Honestly one of my main motivation for blogging/writing has been my own need to persist documentation. I just spent three days trying you figure out X. I want you write this down so I don't waste another three days next time I need to look this up again.

If others can benefit from my shared knowledge all the better.

Collapse
kallmanation profile image
Nathan Kallman Author

If you were wondering what my stats are since the last of these look back articles

61 posts; 44669 views; 562 reactions; 328 followers; as of April 5th, 2021

Collapse
rahxuls profile image
Rahul

How did you make this dev.to analytics?

Collapse
kallmanation profile image
Nathan Kallman Author
Thread Thread
rahxuls profile image
Rahul

Thanks For Sharing.

Collapse
xinnks profile image
James Sinkala

Beautifully laid out. Congrats on the milestone, I'm on my way towards that too which, well, should be around November, yah, almost a decade from now πŸ€”.

Reflecting on your 2nd point, especially that little image, I had a few of those in the beginning which were eliminated by the phenomenon you talk about on the 4th point. That makes me think that your theory is legit.

Thankfully I detoxed from the readers/followers/likes drug some years back, otherwise I would have given up here early days. I took me some courage to start writting, and thinking about it the way @csgeek lays it out is what made me reach this far, otherwise I might have rellapsed to those old habits.

I was "fortunate" to hit a nerve on types of articles that bring in a loads of readers, I tried writting something around the same topic on the following week to test that little finding and I got my confirmation.
I could have written articles around that topic if all I cared about were views and would have probably raked in plenty of views week in week out or at least for a few more weeks. But that would have defeated the whole reason I started writting in the first place, and would eventually have led me back to "those old habbits".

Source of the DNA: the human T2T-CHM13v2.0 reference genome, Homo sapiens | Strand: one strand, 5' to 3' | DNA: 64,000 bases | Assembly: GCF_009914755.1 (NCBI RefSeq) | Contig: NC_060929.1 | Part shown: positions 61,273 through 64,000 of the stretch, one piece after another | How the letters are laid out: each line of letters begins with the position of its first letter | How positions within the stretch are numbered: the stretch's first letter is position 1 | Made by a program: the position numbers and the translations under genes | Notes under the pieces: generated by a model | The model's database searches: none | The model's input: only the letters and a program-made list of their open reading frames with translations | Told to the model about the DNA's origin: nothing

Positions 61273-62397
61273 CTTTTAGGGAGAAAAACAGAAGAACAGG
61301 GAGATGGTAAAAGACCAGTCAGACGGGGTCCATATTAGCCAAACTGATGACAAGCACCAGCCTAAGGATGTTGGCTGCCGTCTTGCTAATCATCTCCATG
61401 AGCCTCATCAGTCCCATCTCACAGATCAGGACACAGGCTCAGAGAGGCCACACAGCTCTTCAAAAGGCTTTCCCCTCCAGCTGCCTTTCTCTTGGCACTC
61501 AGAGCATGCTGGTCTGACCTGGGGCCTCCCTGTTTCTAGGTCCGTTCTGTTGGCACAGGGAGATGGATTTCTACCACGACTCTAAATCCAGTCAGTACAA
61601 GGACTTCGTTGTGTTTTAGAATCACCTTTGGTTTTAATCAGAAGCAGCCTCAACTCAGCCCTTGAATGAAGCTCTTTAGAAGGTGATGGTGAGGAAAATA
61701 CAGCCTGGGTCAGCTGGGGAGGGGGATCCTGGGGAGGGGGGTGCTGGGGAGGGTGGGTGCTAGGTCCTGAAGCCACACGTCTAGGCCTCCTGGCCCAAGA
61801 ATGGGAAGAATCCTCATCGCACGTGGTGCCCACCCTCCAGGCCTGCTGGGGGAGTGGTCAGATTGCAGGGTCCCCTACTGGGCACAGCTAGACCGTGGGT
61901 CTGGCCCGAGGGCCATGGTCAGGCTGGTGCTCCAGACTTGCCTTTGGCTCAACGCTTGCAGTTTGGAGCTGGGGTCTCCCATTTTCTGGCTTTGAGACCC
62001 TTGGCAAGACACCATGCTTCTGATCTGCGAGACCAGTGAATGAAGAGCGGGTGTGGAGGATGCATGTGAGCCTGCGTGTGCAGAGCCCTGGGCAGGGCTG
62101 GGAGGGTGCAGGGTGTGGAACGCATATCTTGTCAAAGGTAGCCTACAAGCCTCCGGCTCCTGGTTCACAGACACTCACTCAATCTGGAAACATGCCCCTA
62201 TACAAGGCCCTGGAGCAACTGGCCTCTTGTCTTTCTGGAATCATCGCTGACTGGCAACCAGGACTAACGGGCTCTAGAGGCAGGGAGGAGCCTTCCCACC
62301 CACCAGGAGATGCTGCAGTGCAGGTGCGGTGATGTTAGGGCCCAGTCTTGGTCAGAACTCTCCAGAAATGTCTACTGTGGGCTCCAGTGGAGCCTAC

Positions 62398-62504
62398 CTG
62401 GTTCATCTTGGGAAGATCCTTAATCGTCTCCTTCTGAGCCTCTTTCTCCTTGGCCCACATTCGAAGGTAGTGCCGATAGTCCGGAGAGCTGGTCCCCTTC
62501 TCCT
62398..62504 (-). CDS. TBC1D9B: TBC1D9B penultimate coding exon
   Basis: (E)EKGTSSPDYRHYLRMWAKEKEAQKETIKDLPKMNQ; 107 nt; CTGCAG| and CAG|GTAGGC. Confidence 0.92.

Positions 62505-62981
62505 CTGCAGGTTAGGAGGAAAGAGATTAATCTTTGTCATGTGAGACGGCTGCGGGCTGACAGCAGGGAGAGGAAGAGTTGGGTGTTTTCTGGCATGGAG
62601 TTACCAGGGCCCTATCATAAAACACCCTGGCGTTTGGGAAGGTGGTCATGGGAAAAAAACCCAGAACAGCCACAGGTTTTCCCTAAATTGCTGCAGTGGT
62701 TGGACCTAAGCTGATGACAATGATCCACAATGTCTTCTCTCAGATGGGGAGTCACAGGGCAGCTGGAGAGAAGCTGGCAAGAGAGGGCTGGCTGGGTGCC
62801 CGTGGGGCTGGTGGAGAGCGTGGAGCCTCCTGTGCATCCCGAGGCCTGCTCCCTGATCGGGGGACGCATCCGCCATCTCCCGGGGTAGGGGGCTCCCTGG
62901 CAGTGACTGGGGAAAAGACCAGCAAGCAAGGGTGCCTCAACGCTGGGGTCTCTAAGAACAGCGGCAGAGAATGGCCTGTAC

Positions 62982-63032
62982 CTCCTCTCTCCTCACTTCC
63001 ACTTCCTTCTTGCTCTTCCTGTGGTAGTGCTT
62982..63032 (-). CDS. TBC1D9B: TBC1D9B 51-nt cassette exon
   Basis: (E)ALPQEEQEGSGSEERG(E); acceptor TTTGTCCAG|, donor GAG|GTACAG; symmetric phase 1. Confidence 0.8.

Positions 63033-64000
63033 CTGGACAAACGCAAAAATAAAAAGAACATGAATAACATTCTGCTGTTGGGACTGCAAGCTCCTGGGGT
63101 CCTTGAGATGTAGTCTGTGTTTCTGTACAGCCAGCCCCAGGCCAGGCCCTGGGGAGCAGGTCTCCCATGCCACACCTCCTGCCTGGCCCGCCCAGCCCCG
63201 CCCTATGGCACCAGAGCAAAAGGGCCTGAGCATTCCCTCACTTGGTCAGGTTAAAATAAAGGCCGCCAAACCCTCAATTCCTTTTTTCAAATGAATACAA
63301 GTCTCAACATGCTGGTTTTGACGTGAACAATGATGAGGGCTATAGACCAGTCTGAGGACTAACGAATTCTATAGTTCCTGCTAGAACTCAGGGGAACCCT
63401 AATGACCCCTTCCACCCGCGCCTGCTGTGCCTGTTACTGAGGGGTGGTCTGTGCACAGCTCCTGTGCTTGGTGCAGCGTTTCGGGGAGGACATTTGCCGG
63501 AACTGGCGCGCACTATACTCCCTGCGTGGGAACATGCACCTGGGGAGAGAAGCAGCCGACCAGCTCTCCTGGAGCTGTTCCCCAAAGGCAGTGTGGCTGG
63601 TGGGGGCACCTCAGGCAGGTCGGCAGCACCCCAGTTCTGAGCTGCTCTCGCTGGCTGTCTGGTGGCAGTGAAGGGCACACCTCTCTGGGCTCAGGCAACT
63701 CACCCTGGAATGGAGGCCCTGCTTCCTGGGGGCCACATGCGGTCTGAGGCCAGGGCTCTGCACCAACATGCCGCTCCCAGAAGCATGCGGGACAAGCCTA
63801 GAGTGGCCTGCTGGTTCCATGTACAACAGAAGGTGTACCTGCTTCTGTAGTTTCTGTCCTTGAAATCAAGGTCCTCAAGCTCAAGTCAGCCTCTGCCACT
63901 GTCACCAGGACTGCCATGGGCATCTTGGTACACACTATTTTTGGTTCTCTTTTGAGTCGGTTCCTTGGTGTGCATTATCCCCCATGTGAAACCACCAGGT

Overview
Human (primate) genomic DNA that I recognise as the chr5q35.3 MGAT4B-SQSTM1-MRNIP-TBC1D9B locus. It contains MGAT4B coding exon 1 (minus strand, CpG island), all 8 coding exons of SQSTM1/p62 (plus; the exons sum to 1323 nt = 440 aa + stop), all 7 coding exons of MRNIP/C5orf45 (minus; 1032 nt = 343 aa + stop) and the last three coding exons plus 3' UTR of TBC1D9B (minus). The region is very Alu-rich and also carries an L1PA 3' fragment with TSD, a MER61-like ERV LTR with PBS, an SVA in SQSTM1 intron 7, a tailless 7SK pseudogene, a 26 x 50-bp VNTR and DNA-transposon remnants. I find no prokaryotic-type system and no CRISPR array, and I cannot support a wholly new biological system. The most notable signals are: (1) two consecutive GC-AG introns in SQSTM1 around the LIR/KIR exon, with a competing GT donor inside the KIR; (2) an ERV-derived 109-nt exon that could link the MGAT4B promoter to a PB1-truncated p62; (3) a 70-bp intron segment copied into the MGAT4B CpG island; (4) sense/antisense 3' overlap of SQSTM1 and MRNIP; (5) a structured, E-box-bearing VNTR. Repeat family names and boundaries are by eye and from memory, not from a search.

I care about those articles with few readers too, if 1,2 or any number of people below that 25 figure found what I wrote to be useful and it helped them somehow, that means my goal has been achieved. On top of that it remains as documentation and refference for me forever.

I'm not against going after/taking note of views by any stretch, I know they are useful in some cases as I've been lucky enough to guest write for some platforms and it happens that most times articles which generate more views are more favoured in those instances, just that those low stats shouldn't discourage us from writing because I'm sure someone somewhere someday will find value in that piece of hard work.

Dev.to to me represents a platform that has never kept an emphasis on those dopamine pumping stimulating features and I hope it remains that way. A couple of recent features got me uneasy but I hope all will be good.

And lastly, thank you for this interesting article.

Collapse
technoglot profile image
Amelia Vieira Rosado 🐣✨

No One Cares

Allow me to state my terms...I DO care! 😁 No, but seriously, most people don't really give a damn. I haven't been here long and I have already noticed a few things:

  • tags matter (some are much more popular and densely populated than others)
  • people love/hate listicles (it is a popular format for all the "busy" folks out there)
  • Getting views is easy. Getting comments....near impossible. People just don't engage much. That is what bothers me the most. If I had to choose a metric by which to measure a post's success, it would be comments. (I think only one of my posts meets that standard, by the way πŸ˜‚)

At the end of the day, I blog because I like it. And I do it for myself first and foremost 😊 Everything else is a nice by-product.

P.S. I garnered around 120+ followers so far, but only...let's see, 5 of them always read and comment on my posts. Not all heroes wear capes 🀣

Collapse
ruannawrites profile image
Ruanna

Lol, this is so true. I love it. Congrats on this milestone!